Another issue where scripting easily helps your day job is handling the copious amounts of log files. I handle about 15 web servers in our production environment (that I remember off the top of my head), and quite a few in our dev/stage/qa environments. These generate a lot of log files. Our production environment is the one that is most critical. If the logs fill the drive, the site stops working, something we don’t like happening, and has happened on two separate occasions.
One of our IIS servers generates a 300MB log file a day for the activity on the web site. After a few days, this gets pretty large, pretty quick. So I had to figure a way of handling the clean up of these log files. As I wanted to analyze them, I need to keep them, so zip was the best option. Unfortunately, again, this would be a one liner in linux, but DOS/Windows makes this a little more complicated. I could knock together a small application in Delphi/VB to do the work for me, but that’d waist time, and require me to maintain yet another application. So I opted for a DOS script, and WinRAR.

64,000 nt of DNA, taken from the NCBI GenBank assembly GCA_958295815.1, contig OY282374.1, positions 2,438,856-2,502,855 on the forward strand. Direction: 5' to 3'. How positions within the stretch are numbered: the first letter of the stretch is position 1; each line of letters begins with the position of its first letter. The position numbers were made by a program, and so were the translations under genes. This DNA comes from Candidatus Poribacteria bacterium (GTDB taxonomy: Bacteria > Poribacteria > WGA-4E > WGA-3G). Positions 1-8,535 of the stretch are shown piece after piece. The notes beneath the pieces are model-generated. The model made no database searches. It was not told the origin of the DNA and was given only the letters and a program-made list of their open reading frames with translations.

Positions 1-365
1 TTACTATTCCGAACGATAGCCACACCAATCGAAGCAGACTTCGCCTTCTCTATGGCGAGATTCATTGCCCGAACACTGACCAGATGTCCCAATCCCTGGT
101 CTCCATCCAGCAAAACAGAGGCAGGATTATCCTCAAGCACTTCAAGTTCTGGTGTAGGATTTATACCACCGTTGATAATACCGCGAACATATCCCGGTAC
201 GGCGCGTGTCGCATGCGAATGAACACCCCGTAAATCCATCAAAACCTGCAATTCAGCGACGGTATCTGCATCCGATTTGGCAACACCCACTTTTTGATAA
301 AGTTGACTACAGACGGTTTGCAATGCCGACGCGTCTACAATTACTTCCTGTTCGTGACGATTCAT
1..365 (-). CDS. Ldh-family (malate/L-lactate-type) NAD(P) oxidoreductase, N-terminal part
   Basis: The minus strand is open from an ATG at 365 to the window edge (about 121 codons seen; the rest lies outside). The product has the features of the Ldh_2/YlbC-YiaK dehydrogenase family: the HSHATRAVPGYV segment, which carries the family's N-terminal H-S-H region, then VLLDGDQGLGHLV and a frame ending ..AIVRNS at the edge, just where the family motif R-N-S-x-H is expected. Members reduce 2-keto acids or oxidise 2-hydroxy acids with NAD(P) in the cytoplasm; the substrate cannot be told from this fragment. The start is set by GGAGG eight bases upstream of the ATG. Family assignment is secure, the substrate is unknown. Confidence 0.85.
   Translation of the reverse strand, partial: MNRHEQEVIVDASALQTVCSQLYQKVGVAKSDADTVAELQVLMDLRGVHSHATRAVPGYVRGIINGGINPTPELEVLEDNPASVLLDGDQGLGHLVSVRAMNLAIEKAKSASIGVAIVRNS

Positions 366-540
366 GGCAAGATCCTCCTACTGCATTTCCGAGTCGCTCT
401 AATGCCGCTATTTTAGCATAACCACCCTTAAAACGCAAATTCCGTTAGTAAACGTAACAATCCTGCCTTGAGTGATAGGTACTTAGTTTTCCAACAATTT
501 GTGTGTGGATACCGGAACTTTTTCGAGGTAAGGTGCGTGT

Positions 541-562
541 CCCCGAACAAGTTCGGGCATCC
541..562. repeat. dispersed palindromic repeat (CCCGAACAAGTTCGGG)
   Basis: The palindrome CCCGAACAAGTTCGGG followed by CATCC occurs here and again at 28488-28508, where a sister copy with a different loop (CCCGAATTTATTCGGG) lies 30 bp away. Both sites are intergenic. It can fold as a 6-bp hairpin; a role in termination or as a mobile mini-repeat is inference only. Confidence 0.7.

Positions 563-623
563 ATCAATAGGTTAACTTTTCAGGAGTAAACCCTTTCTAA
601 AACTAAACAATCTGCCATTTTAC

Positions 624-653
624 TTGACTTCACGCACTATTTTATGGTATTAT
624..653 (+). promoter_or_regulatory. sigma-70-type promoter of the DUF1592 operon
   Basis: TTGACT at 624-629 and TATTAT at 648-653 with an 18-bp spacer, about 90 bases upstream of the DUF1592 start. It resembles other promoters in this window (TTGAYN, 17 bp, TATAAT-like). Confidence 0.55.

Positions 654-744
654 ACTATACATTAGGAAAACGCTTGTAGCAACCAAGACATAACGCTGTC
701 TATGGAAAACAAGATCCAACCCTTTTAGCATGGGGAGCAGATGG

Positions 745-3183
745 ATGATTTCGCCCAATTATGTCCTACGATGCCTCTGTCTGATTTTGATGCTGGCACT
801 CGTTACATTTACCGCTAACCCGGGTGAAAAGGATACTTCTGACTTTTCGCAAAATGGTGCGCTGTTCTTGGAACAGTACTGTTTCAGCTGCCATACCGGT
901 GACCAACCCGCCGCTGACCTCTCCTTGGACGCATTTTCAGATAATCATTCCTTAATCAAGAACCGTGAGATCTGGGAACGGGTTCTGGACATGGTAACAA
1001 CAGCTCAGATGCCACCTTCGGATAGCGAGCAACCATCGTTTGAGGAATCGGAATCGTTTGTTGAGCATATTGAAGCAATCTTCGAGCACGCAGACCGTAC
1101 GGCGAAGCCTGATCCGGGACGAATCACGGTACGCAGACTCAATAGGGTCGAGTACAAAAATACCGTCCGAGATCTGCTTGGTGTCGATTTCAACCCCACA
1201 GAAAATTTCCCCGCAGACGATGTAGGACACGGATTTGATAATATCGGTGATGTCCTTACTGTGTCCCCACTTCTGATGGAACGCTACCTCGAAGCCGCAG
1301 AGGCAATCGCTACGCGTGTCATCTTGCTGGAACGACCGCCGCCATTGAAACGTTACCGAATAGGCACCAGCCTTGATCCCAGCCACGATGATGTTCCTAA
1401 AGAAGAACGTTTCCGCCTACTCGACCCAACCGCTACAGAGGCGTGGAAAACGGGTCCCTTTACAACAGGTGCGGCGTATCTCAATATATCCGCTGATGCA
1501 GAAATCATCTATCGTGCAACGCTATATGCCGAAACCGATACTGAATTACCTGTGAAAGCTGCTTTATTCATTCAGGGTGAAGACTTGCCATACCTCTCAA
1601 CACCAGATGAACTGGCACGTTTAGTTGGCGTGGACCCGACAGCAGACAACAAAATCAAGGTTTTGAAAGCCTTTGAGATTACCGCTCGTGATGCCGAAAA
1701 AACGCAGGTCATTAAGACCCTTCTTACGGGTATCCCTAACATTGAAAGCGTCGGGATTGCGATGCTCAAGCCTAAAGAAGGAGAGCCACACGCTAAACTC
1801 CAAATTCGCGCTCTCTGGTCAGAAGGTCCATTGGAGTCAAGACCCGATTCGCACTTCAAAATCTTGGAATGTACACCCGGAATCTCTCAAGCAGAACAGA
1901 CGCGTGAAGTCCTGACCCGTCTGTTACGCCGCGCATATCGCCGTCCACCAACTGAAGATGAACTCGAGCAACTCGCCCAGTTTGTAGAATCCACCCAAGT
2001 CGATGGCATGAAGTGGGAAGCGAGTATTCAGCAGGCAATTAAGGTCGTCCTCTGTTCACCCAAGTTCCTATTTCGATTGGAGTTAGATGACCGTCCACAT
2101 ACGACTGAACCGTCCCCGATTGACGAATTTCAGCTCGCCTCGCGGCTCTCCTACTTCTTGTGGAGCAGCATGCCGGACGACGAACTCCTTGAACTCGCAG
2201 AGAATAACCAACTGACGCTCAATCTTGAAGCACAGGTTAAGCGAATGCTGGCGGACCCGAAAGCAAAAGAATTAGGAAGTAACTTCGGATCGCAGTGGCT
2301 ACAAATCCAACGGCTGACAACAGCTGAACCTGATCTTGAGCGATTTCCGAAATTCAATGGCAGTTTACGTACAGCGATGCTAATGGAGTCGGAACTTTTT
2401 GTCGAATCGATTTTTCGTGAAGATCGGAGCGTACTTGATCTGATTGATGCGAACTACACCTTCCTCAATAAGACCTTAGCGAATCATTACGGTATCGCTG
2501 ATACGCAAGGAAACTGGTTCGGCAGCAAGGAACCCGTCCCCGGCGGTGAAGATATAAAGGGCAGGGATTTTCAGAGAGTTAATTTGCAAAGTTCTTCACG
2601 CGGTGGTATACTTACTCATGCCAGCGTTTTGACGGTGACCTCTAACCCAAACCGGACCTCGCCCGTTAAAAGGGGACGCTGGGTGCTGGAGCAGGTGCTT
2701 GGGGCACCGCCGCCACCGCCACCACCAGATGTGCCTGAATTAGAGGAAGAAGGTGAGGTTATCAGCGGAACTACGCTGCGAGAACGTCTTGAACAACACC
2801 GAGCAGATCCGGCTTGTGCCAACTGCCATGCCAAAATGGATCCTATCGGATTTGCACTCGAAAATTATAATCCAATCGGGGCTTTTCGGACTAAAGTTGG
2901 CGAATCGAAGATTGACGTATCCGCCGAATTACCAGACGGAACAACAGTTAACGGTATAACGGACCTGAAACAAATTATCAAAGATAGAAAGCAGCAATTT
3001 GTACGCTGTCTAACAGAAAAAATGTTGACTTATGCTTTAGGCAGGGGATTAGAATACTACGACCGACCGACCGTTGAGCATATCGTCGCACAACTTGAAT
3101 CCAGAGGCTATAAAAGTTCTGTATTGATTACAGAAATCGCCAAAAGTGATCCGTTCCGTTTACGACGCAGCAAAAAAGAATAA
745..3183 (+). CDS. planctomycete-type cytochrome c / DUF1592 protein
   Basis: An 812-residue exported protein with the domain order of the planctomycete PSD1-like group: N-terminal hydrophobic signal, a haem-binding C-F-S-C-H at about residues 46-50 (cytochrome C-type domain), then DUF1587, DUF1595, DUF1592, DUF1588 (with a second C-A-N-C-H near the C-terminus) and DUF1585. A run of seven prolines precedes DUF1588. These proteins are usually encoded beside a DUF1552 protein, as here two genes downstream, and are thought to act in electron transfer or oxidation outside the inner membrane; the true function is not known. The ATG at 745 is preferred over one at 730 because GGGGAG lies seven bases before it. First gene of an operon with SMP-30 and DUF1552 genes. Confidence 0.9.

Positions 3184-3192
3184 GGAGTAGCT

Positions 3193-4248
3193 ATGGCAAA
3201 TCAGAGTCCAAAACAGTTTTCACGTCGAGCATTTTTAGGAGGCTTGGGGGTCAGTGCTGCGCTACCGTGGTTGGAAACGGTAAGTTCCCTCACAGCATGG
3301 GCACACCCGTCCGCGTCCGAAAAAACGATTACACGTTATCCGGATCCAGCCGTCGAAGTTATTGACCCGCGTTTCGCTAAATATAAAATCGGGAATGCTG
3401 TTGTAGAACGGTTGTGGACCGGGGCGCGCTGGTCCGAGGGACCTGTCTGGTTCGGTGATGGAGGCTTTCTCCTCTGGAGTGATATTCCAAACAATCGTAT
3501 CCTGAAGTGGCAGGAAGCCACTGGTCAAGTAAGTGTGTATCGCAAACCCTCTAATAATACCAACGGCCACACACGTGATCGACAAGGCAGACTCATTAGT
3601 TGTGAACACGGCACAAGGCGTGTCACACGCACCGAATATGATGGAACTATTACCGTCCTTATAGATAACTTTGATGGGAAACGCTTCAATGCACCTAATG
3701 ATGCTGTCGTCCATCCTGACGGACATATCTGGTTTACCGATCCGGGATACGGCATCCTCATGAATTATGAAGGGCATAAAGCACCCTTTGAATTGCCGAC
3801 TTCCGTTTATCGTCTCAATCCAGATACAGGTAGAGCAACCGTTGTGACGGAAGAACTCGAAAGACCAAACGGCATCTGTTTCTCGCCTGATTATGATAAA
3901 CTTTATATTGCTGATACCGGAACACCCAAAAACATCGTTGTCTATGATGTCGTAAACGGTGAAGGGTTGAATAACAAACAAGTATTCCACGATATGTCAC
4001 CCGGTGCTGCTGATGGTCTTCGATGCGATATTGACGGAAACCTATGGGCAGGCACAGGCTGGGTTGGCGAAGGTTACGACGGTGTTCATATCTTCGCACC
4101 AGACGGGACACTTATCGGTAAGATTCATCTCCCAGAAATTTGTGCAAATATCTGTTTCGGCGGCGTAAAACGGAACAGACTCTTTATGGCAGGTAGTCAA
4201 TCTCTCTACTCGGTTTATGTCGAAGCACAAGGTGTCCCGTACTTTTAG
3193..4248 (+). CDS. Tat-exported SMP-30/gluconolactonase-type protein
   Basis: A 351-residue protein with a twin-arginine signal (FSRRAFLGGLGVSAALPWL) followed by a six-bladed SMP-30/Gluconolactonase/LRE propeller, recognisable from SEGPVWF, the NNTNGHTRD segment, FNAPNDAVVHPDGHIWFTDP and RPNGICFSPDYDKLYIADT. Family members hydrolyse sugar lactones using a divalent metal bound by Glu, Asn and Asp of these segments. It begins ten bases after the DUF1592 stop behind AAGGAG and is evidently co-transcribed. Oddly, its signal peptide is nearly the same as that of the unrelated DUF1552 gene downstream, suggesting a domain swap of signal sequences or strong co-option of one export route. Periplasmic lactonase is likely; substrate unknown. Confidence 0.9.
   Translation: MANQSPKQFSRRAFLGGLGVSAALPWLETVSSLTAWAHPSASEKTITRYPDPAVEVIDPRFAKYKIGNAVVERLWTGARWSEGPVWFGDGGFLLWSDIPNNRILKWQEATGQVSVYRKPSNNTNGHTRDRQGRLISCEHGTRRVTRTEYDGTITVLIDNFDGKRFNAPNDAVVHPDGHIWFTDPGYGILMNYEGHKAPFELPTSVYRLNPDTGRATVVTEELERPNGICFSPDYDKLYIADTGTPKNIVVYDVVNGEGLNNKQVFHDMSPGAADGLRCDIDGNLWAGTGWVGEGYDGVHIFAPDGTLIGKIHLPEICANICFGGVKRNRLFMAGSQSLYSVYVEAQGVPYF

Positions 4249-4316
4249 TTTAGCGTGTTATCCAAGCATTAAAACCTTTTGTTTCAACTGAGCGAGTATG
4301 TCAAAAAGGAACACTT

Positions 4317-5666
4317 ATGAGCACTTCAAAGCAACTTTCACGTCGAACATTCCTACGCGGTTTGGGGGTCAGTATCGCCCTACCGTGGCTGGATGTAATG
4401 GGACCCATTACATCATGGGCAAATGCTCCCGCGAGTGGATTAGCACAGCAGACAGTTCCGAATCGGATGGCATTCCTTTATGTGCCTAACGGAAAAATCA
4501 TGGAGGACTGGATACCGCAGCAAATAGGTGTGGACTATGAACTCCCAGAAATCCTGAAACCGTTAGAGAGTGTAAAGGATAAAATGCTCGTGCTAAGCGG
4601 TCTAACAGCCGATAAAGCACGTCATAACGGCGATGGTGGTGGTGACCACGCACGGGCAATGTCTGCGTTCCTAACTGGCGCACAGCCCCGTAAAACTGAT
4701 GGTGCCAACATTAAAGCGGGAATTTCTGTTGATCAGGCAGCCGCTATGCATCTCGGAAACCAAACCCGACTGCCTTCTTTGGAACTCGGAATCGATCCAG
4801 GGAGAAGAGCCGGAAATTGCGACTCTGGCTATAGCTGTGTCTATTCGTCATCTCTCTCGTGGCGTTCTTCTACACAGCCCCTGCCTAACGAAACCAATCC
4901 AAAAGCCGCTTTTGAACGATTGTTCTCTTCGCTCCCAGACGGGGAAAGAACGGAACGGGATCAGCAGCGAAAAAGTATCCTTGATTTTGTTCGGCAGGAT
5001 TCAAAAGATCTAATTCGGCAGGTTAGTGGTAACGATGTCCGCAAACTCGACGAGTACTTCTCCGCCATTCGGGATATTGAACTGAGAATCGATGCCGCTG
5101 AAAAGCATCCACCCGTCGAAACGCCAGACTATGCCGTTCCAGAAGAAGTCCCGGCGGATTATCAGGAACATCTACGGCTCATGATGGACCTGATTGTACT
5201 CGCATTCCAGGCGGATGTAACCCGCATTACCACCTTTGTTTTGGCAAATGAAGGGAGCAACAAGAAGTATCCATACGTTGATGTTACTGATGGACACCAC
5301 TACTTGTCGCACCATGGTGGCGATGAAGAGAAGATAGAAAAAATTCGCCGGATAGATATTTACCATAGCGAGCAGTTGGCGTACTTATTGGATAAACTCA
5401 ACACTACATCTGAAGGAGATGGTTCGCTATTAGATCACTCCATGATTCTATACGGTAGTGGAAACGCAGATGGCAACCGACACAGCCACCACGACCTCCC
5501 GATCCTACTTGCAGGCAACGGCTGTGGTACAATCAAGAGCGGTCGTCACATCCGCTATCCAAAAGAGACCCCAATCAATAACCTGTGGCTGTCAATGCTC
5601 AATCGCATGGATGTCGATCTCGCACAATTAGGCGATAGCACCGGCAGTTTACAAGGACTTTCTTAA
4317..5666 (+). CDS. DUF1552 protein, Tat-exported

My DOS batch scripting is a little rusty, so there may be an easier way to handle this, but I ended up with two scripts. The first script performs the loop, while the second script performs the compression.
@echo off for %%a in ("*.log") do call _inner.bat %%a
This is fairly clear. For every log file in the active directory, it calls a file called
_inner.bat with the argument of the filename. Then there is the code for
@echo off set path="D:\Program Files\WinRar\";%path% set _file=%1 set _newfile=%_file:log=zip% rar m %_newfile% %_file%
This does two things here. It updates the %path% variable to include the path to WinRAR so I can use the files. It then grabs the name into a variable and renames from somename.log to somename.zip. The last step is calling
rar with the
m argument. This compresses, and removes the file once completed.
This is now setup as a scheduled job that runs every Sunday at 2am, and keeps our log folders down. Compression of a 300MB text file gets it down into the 1-2MB range. Next step is a job to pull them down to the corporate office for web log analysis.